Insights into gemcitabine resistance and the potential for therapeutic monitoring
- 172 Downloads
Gemcitabine is an important component of pancreatic cancer clinical management. Unfortunately, acquired gemcitabine resistance is widespread and there are limitations to predicting and monitoring therapeutic outcomes.
To investigate the potential of metabolomics to differentiate pancreatic cancer cells that develops resistance or respond to gemcitabine treatment.
We applied 1D 1H and 2D 1H–13C HSQC NMR methods to profile the metabolic signature of pancreatic cancer cells. 13C6-glucose labeling identified 30 key metabolites uniquely altered between wild-type and gemcitabine-resistant cells upon gemcitabine treatment. Gemcitabine resistance was observed to reprogram glucose metabolism and to enhance the pyrimidine synthesis pathway. Myo-inositol, taurine, glycerophosphocholine and creatinine phosphate exhibited a “binary switch” in response to gemcitabine treatment and acquired resistance.
Metabolic differences between naïve and resistant pancreatic cancer cells and, accordingly, their unique responses to gemcitabine treatment were revealed, which may be useful in the clinical setting for monitoring a patient’s therapeutic response.
KeywordsNMR metabolomics Pancreatic cancer Gemcitabine Drug resistance
This work was supported in part by funding from the National Institutes of Health Grant No. (R01 CA163649, NCI) to P.K.S. and R.P.; the Redox Biology Center (Grant No. P30 GM103335, NIGMS) to R.P.; the Nebraska Center for Integrated Biomolecular Communication (Grant No. P20 GM113126, NIGMS) to R.P.; American Association for Cancer Research (AACR)-Pancreatic Cancer Action Network (PanCAN) Career Development Award (Grant No. 30-20-25-SING) to P.K.S.; the Specialized Programs for Research Excellence (Grant No. SPORE, 2P50 CA127297, NCI) to P.K.S.; Pancreatic Tumor Microenvironment Research Network (Grant No. U54, CA163120, NCI) to P.K.S.; and Fred & Pamela Buffett Cancer Center Support Grant (Grant No. P30CA036727) to P.K.S. and R.P. The research was performed in facilities renovated with support from the National Institutes of Health (Grant No. RR015468-01). The funders had no role in study design, data collection and analysis, decision to publish, or preparation of the manuscript.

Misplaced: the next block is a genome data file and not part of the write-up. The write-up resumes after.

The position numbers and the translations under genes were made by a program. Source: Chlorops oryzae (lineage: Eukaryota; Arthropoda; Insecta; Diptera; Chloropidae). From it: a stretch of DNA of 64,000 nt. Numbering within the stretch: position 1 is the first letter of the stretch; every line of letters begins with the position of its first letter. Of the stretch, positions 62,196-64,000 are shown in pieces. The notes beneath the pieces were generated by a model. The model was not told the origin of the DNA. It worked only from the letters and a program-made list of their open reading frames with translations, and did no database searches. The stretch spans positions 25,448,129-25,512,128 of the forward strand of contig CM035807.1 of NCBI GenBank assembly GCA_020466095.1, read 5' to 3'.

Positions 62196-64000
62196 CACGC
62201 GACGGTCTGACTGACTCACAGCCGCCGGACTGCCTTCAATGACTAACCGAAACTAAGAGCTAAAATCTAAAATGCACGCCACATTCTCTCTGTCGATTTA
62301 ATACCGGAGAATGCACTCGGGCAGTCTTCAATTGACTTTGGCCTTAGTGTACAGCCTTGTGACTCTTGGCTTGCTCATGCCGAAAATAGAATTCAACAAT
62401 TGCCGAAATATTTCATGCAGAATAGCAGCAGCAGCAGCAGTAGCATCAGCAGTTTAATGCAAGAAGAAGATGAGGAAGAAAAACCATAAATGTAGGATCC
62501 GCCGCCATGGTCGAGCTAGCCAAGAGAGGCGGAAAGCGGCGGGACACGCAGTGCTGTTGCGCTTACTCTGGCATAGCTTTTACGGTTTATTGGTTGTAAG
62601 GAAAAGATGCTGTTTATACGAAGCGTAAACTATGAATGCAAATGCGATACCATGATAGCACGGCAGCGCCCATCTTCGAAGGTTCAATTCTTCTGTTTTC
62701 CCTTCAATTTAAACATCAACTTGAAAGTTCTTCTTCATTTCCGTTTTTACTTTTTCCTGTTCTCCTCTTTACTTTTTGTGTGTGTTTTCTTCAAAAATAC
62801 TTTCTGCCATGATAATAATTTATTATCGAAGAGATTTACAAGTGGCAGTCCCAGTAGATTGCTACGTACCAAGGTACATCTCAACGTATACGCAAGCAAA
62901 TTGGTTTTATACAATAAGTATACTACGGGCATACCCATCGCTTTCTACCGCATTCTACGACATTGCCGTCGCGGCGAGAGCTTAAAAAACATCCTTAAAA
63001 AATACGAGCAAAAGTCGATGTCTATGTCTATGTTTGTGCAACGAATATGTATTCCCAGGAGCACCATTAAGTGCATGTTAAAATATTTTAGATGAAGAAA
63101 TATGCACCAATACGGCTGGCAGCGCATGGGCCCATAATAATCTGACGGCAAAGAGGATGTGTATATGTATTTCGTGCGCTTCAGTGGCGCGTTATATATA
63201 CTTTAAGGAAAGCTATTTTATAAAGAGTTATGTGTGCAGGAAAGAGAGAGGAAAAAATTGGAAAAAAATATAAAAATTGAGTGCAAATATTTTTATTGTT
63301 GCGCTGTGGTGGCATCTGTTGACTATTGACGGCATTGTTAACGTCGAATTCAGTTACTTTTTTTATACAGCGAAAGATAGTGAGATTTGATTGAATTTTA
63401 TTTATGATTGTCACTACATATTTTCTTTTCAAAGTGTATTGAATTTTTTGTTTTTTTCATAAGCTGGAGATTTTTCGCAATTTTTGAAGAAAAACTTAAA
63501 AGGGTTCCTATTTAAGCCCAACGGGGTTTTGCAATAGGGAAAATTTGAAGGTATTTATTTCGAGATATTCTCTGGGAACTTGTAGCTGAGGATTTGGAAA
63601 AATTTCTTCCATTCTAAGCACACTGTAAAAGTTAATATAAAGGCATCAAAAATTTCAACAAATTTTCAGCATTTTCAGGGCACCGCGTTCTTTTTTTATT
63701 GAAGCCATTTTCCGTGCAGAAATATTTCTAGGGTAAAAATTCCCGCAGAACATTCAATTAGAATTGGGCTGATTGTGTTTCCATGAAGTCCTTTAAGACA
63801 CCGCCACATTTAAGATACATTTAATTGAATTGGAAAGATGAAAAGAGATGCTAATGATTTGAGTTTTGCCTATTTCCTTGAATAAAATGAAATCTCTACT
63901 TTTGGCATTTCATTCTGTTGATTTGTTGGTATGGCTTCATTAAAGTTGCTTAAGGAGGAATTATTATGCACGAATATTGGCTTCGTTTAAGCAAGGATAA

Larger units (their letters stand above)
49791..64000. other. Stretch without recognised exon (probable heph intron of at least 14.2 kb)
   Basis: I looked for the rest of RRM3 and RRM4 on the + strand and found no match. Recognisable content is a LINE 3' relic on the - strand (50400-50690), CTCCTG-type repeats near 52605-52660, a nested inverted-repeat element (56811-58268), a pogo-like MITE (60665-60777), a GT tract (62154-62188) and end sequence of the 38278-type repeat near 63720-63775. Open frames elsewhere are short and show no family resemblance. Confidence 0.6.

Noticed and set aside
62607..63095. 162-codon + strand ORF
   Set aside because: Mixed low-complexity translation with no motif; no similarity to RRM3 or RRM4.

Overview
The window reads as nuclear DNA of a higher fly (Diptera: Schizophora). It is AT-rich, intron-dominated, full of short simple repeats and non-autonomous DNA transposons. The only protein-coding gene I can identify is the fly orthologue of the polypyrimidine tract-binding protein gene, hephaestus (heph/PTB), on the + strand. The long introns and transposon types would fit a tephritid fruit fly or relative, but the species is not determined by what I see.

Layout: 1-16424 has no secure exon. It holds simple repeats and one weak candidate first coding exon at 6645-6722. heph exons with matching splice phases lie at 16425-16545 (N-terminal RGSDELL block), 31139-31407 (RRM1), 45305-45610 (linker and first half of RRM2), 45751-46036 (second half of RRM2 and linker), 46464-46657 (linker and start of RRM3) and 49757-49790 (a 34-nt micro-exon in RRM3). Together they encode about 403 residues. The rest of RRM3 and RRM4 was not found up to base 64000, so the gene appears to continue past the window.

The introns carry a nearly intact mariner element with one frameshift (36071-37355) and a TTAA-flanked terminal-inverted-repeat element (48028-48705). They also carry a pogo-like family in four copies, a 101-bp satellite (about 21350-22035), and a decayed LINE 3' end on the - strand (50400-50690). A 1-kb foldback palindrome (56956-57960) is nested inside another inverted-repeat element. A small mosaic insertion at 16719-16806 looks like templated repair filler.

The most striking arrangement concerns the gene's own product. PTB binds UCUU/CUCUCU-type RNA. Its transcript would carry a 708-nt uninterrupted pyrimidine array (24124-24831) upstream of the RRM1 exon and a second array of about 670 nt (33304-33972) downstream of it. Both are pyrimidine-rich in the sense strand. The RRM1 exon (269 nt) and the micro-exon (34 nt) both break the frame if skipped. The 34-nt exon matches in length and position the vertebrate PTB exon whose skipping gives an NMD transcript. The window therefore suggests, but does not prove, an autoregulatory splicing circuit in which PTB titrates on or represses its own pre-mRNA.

Compliance with ethical standards
Conflict of interest
The authors have no conflict of interest to declare.
This article does not contain any studies with human participants or animals performed by any of the authors.
- Chaika, N. V., Gebregiworgis, T., Lewallen, M. E., Purohit, V., Radhakrishnan, P., Liu, X., et al. (2012). MUC1 mucin stabilizes and activates hypoxia-inducible factor 1 alpha to regulate metabolism in pancreatic cancer. Proceedings of the National Academy of Sciences of the United States of America, 109(34), 13787–13792. https://doi.org/10.1073/pnas.1203339109.CrossRefPubMedPubMedCentralGoogle Scholar
- Gardner, S. G., Somerville, G. A., Marshall, D. D., Powers, R., Daum, R. S., Daum, R. S., et al. (2018). Metabolic mitigation of Staphylococcus aureus vancomycin intermediate-level susceptibility. Antimicrobial Agents and Chemotherapy. 62(1), e01608–e01617.Google Scholar
- Gaupp, R., Lei, S., Reed, J. M., Peisker, H., Boyle-Vavra, S., Bayer, A. S., et al. (2015). Staphylococcus aureus metabolic adaptations during the transition from a daptomycin susceptibility phenotype to a daptomycin nonsusceptibility phenotype. Antimicrobial Agents and Chemotherapy, 59(7), 4226–4238. https://doi.org/10.1128/aac.00160-15.CrossRefPubMedPubMedCentralGoogle Scholar
- Gebregiworgis, T., Purohit, V., Shukla, S. K., Tadros, S., Chaika, N. V., Abrego, J., et al. (2017). Glucose limitation alters glutamine metabolism in MUC1-overexpressing pancreatic cancer cells. Journal of Proteome Research, 16(10), 3536–3546. https://doi.org/10.1021/acs.jproteome.7b00246.CrossRefPubMedPubMedCentralGoogle Scholar
- Ju, H. Q., Gocho, T., Aguilar, M., Wu, M., Zhuang, Z. N., Fu, J., et al. (2015). Mechanisms of overcoming intrinsic resistance to gemcitabine in pancreatic ductal adenocarcinoma through the redox modulation. Molecular Cancer Therapeutics, 14(3), 788–798. https://doi.org/10.1158/1535-7163.MCT-14-0420.CrossRefPubMedGoogle Scholar
- Raykov, Z., Grekova, S. P., Bour, G., Lehn, J. M., Giese, N. A., Nicolau, C., et al. (2014). Myo-inositol trispyrophosphate-mediated hypoxia reversion controls pancreatic cancer in rodents and enhances gemcitabine efficacy. International Journal of Cancer, 134(11), 2572–2582. https://doi.org/10.1002/ijc.28597.CrossRefPubMedGoogle Scholar
- Shukla, S. K., Purohit, V., Mehla, K., Gunda, V., Chaika, N. V., Vernucci, E., et al. (2017). MUC1 and HIF-1alpha signaling crosstalk induces anabolic glucose metabolism to impart gemcitabine resistance to pancreatic cancer. Cancer Cell, 32(1), 71–87. https://doi.org/10.1016/j.ccell.2017.06.004. (e77)CrossRefPubMedPubMedCentralGoogle Scholar
- Tu, S., Zhang, X., Luo, D., Liu, Z., Yang, X., Wan, H., et al. (2015). Effect of taurine on the proliferation and apoptosis of human hepatocellular carcinoma HepG2 cells. Experimental and Therapeutic Medicine, 10(1), 193–200. https://doi.org/10.3892/etm.2015.2476.CrossRefPubMedPubMedCentralGoogle Scholar